May 17, 2011
DiNapoli Proposal Will Catch Pension Abusers
"This legislation sends a message to anyone who tries to game the retirement system: if you don't play by the rules, we will find you and make you pay," said DiNapoli. "Government agencies should be enabled to work together to reduce waste, fraud and abuse. This legislation will do just that. We have half the puzzle and Tax and Finance has the other half. Together, we'll solve this problem and stop this kind of abuse."
Currently, the Retirement and Social Security Law (RSSL) places limits on the amount that may be earned by a retiree who returns to public employment without it affecting his or her pension payments. Most retirees are covered by Section 212 of the RSSL, which allows retirees under age 65 to earn up to $30,000 per calendar year without any pension penalty.
The Retirement System annually compares information for state employees with the State Comptroller's Office Division of Payroll to identify retirees who have obtained employment with the state. In addition, a law passed in 2008 requires school districts and BOCES to annually report all public retirees, including independent contractors and consultants, on their payrolls during the previous calendar year. If retirees are found to have exceeded the wage earnings limitations, the Retirement System suspends and recoups excess pension payments.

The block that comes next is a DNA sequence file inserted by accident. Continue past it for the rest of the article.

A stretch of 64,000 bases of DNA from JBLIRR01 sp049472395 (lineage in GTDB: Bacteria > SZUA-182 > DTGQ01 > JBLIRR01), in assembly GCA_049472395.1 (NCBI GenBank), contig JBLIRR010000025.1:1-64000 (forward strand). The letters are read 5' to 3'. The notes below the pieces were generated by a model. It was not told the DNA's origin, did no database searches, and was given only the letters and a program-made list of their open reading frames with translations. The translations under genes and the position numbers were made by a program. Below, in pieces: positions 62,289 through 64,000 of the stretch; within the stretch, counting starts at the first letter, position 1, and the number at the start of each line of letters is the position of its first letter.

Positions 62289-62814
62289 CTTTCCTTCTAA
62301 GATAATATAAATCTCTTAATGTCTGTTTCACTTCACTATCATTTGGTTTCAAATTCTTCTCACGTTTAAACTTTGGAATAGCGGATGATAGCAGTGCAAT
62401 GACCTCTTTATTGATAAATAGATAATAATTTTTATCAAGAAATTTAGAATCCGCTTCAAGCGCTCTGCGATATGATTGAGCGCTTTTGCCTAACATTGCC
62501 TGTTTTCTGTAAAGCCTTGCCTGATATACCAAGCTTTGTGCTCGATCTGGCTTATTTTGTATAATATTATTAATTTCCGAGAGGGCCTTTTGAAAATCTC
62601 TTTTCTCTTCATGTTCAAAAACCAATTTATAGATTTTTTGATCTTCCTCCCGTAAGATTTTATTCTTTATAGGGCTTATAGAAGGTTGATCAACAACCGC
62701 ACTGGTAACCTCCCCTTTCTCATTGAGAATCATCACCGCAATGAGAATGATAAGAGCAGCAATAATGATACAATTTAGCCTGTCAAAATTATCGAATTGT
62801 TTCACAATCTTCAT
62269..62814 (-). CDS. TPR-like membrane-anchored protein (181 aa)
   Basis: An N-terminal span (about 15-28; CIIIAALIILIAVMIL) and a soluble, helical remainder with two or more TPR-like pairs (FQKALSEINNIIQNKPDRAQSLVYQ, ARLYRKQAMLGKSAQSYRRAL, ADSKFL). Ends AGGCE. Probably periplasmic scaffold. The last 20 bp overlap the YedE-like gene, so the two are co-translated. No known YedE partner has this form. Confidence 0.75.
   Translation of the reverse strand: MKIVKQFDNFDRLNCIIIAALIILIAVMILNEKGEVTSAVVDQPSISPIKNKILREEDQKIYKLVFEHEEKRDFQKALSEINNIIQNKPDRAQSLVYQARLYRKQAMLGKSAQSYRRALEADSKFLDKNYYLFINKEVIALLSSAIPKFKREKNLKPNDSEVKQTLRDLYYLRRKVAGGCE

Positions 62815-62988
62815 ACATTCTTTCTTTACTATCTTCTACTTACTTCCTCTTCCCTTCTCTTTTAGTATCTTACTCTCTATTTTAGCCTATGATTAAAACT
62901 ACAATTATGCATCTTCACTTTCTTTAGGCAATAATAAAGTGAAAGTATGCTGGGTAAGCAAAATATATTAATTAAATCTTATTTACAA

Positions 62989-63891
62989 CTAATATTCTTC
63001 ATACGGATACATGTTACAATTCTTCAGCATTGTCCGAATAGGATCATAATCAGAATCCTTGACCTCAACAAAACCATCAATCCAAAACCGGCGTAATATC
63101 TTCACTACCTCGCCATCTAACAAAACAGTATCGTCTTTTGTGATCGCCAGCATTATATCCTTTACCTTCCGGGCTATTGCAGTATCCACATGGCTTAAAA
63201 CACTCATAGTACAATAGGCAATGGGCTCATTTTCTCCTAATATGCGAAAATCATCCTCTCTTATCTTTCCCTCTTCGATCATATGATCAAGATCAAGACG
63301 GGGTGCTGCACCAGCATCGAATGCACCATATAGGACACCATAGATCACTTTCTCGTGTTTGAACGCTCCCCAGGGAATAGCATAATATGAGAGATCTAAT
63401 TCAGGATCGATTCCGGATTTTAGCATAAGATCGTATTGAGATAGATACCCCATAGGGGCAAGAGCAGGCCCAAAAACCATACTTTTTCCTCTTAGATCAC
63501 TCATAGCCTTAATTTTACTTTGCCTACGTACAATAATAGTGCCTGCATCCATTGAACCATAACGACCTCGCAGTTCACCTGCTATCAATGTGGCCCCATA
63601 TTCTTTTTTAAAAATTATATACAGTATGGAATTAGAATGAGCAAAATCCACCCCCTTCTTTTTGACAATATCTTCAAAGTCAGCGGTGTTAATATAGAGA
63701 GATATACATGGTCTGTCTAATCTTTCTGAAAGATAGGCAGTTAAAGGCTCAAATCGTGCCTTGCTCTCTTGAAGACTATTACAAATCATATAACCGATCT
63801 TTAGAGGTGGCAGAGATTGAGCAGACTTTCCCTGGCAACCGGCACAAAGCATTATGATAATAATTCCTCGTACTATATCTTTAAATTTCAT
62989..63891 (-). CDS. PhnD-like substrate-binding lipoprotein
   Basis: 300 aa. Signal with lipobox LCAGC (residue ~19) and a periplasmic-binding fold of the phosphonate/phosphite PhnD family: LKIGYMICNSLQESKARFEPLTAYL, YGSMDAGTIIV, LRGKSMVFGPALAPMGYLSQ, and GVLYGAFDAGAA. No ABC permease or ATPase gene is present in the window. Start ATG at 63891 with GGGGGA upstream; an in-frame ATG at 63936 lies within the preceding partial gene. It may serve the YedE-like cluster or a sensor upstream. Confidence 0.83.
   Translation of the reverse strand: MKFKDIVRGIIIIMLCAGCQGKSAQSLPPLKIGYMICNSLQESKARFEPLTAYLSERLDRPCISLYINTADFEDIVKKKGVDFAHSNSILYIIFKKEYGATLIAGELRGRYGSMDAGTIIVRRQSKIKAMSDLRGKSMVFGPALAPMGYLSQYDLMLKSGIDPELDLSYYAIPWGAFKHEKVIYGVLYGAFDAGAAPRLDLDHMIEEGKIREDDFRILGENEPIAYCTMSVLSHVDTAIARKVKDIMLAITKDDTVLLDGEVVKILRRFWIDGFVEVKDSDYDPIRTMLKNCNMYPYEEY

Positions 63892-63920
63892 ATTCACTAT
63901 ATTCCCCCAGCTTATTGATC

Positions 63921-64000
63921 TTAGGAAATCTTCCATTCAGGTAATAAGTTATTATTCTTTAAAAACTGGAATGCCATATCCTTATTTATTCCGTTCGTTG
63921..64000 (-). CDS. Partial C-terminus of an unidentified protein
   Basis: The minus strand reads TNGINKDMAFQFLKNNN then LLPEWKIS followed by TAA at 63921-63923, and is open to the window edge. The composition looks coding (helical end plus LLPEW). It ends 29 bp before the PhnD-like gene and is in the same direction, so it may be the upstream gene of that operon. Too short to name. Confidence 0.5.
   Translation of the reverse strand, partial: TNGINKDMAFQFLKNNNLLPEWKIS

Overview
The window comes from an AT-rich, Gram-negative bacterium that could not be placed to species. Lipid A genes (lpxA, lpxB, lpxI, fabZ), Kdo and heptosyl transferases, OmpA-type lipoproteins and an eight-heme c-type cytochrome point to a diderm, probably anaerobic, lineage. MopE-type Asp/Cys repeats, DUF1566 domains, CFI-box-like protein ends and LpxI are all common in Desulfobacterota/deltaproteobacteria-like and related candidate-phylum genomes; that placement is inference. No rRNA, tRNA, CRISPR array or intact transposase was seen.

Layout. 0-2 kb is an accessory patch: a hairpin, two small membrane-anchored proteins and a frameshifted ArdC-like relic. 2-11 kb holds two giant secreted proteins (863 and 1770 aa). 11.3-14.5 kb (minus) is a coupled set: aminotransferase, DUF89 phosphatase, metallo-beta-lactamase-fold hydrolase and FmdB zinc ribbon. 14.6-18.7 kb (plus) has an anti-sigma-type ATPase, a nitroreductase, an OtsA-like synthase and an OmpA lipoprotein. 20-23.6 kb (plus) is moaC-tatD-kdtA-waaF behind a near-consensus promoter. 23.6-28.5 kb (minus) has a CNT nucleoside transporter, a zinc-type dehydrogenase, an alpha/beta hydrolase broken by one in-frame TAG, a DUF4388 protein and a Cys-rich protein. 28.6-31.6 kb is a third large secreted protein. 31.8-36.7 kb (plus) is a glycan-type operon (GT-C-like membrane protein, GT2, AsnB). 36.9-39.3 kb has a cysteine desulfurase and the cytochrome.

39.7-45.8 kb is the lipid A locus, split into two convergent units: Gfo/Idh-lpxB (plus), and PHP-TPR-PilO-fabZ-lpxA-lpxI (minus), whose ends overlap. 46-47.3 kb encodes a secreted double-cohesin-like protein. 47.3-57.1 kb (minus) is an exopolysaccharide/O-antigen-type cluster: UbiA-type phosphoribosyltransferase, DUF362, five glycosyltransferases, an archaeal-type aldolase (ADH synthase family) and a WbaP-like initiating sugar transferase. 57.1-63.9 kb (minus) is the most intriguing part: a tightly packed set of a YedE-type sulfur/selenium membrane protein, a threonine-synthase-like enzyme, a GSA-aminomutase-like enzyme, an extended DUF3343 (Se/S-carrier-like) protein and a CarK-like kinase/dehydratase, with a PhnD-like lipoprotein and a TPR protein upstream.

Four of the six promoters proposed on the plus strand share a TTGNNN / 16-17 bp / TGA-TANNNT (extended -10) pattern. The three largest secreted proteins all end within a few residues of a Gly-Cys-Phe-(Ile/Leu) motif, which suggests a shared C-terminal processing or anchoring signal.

However, there currently isn't a mechanism for a similar comparison for retirees employed by the thousands of local public employers in the state. DiNapoli's legislation would amend Section 171-a of the Tax Law to grant the Comptroller's Office access to Tax and Finance's wage reporting system to match the Retirement System's records with information reported by local governments to Tax and Finance. This match would allow the Comptroller's Office to identify retirees improperly collecting a state pension and a local government salary.
In February, Comptroller DiNapoli and Oneida County District Attorney Scott McNamara announced that former Rome police officer Thomas C. Hubal had been convicted of third-degree larceny for earning more than his pension legal limit over a nine-year period. Hubal must repay more than $88,000 and serve six-months incarceration for defrauding the system. If this legislation had been in effect, Mr. Hubal would have been caught in the first year that his salary exceeded his pension limitation.
Under current law, it is the responsibility of retirees to report any post-retirement income to the Retirement System. Each year, all retirees are mailed a Report of Post-Retirement Employment Form, which must be filled out and returned to the State Comptroller's Office if the retiree received any earnings from public employment.